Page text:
Article Text

PDF
Cohort study
People who face the bereavement of a partner with dementia have poorer mental health than those whose partners are dying from other diseases
  1. Franziska Meichsner,
  2. Gabriele Wilz
  1. Department of Clinical Intervention and Counseling, Friedrich Schiller University Jena, Institute of Psychology, Jena, Germany
  1. Correspondence to Professor Gabriele Wilz, Department of Clinical Intervention and Counseling, Friedrich Schiller University Jena, Institute of Psychology, Jena 07743, Germany; gabriele.wilz{at}uni-jena.de

Statistics from Altmetric.com

Commentary on: Shah SM, Carey IM, Harris T, et al. The mental health and mortality impact of death of a partner with dementia. Int J Geriatr Psychiatry 2016;31:929–37.

Implications for practice and research

  • As caring for a partner with dementia has a negative impact on caregivers’ health, supportive interventions need to be offered to active caregivers.

  • Patients with dementia are less likely to receive palliative care, so these services need to be made more accessible to patients with dementia and their caregivers.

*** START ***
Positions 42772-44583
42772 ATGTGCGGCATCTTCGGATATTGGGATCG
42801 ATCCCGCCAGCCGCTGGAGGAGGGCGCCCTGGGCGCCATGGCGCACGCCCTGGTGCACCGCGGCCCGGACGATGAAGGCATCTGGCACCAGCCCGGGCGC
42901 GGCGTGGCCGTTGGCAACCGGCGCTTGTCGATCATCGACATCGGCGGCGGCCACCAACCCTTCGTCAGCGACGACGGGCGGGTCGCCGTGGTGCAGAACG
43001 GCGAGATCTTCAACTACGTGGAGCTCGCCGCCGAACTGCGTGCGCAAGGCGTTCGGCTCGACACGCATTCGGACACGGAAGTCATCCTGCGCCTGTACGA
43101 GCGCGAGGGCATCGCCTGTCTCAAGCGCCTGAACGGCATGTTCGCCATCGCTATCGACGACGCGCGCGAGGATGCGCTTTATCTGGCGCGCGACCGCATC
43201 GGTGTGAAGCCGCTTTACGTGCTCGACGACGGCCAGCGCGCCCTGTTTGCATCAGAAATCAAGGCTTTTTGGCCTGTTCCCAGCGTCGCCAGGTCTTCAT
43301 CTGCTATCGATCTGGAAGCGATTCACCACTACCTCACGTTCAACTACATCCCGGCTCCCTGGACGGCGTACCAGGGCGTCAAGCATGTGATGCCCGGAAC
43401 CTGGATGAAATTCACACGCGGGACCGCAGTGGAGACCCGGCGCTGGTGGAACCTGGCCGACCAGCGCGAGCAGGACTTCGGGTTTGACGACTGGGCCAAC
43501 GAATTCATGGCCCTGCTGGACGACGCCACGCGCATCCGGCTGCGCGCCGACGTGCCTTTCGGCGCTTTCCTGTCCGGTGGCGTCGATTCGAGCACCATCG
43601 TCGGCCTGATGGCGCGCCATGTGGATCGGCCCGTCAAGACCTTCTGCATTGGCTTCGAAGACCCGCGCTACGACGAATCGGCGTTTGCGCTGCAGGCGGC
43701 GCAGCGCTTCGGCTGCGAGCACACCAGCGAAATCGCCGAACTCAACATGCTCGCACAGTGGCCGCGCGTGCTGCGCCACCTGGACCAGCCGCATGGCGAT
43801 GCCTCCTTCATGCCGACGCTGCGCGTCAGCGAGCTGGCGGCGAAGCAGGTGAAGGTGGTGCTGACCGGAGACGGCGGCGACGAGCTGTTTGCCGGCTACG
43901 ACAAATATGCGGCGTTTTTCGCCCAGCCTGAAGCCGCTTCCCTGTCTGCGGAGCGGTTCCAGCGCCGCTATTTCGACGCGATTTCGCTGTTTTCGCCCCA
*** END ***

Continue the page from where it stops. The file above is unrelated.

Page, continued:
• Comparisons between dementia bereaved partners and non-dementia bereaved groups need to be extended to other bereavement-related health problems, including complicated grief.

Context

It has been consistently documented that caring for a family member with dementia is associated with multiple health impairments. Coping with predeath grief, providing end-of-life care and experiencing the death of the care recipient are particularly stressful, but …

View Full Text

Request permissions

If you wish to reuse any or all of this article please use the link below which will take you to the Copyright Clearance Center’s RightsLink service. You will be able to get a quick price and instant permission to reuse the content in many different ways.